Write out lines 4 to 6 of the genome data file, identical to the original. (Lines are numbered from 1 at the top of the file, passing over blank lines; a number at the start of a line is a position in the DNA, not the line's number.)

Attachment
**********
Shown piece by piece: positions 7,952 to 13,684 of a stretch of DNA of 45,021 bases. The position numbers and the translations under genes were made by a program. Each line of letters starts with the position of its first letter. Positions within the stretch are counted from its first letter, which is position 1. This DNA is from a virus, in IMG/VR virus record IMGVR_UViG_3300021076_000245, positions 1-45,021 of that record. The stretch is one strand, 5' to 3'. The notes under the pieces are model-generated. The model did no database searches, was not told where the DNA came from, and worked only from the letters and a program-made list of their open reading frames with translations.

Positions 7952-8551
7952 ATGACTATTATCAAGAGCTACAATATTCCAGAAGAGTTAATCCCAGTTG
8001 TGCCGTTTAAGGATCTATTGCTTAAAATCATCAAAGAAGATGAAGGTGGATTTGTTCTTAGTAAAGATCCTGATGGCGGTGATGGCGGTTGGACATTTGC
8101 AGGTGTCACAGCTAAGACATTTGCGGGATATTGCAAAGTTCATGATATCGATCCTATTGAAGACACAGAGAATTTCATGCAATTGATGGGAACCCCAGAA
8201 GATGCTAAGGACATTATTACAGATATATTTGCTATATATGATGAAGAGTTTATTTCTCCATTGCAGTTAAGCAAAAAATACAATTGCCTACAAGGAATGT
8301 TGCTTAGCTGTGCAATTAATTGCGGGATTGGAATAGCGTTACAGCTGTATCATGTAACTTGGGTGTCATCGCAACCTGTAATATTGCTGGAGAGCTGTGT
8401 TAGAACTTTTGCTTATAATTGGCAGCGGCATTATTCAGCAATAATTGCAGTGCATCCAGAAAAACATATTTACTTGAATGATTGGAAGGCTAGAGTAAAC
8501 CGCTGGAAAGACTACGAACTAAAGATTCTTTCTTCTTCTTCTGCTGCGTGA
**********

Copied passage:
8001 TGCCGTTTAAGGATCTATTGCTTAAAATCATCAAAGAAGATGAAGGTGGATTTGTTCTTAGTAAAGATCCTGATGGCGGTGATGGCGGTTGGACATTTGC
8101 AGGTGTCACAGCTAAGACATTTGCGGGATATTGCAAAGTTCATGATATCGATCCTATTGAAGACACAGAGAATTTCATGCAATTGATGGGAACCCCAGAA
8201 GATGCTAAGGACATTATTACAGATATATTTGCTATATATGATGAAGAGTTTATTTCTCCATTGCAGTTAAGCAAAAAATACAATTGCCTACAAGGAATGT